Oscoda County offers many opportunities for the mushroom hunter. Good edibles may be found spring through fall in the region’s many habitats.
Northern Michigan is renowned for its morels, and the season here begins in late April or early May. Black morels are the first to appear and may be found in beech/maple woods (especially those with ash), poplar stands, old fruit orchards, near lakes and streams, in cedar swamps, in garden soil, and anywhere else this mysterious mushroom has a mind to appear. The blacks are followed about two weeks later by the white morels, which favor hardwoods. The two overlap by about a week. Blacks generally fruit abundantly for about three weeks, the whites for two or more, although the length of season may vary depending on the weather.
Toward the end of May oyster mushrooms appear, fruiting, often in large quantities, on dead poplar. They may reappear several times well into the autumn during warm, wet weather.
Summer brings large numbers of edibles, including chanterelles and king boletes (otherwise known as porcini), two of the world’s most highly prized species. The golden-orange chanterelles, vase shaped and having the appearance of lilies on the forest floor, are primarily found in beech woods but may also fruit under oaks and jack pines. The king bolete is one of many boletus species to be found in the county, the most common being the scaber stalk, a type of leccinum. All boletes have pores rather than gills.
Other common summer species are sulfur shelf (chicken of the woods), meadow mushrooms, black trumpets, puffballs, comb tooths, sweet tooths (hedgehog mushrooms), and lobster mushrooms.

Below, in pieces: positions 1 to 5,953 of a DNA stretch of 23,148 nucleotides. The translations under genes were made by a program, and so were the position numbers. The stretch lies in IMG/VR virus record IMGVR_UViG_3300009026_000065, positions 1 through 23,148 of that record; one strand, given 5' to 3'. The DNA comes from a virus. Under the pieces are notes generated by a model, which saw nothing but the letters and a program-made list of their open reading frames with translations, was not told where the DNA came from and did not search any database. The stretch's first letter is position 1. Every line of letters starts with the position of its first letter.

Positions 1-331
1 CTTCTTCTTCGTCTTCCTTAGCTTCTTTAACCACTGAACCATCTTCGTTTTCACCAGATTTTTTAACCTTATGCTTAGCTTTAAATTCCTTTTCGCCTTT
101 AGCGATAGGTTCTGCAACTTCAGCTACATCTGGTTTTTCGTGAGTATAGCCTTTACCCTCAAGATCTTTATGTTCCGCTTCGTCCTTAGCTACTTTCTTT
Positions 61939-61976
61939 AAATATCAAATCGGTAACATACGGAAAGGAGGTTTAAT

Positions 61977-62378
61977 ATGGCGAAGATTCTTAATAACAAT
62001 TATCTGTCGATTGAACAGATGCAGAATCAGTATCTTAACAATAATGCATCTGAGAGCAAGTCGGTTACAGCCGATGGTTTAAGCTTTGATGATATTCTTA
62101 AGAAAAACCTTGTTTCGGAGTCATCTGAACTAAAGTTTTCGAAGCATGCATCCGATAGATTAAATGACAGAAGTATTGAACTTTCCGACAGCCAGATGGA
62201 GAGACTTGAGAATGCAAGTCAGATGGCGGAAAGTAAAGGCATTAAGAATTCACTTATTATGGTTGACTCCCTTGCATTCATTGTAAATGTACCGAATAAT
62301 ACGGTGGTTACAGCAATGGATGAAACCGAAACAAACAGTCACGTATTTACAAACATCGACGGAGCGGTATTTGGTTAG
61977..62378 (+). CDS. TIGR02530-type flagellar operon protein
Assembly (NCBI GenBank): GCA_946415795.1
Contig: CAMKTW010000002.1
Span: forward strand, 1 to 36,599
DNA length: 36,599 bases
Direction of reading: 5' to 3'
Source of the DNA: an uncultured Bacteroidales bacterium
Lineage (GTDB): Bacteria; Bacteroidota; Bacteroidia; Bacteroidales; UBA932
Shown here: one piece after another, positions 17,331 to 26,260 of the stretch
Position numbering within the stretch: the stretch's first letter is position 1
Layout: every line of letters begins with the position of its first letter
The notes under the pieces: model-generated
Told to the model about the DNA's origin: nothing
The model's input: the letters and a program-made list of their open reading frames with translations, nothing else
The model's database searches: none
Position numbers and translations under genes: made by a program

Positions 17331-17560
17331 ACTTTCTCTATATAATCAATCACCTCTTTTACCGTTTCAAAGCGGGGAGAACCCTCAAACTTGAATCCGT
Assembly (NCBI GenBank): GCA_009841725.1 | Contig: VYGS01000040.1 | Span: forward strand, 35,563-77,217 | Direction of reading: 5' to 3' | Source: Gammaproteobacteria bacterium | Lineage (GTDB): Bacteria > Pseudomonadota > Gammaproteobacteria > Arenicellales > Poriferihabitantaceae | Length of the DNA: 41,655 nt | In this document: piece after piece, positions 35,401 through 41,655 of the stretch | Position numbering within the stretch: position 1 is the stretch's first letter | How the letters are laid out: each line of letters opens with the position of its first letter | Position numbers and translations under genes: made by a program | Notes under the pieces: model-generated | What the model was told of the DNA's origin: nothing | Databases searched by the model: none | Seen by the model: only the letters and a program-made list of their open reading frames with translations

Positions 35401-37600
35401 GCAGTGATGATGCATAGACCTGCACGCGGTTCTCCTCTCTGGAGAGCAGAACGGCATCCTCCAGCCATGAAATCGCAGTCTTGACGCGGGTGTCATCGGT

Autumn brings large quantities of honey mushrooms, also known as “stumpies,” a local favorite. They can often be found fruiting massively on oak stumps, usually following the first September rains. Other good edible late summer or fall species are the blewit, parasol, shaggy parasol, shaggy mane, grayling, and brick cap. Many summer species will continue to fruit in the fall during warm, wet weather.
Many non-edible species also abound, some poisonous, a few deadly, many edible but not palatable. Never eat a mushroom you have not positively identified. Use a good field guide and consult an experienced mushroom hunter for anything you are not sure about. Stick to young, fresh specimens and avoid those with insect damage. Wild mushrooms should always be thoroughly cooked before consumption. To avoid damaging the mycelia from which they fruit, cut their stalks with a knife rather than pulling them up by the roots, except for identification purposes. Fresh specimens can usually be kept in the refrigerator, with adequate airflow, for a few days. Many take well to drying or freezing. Consult a good field guide for details.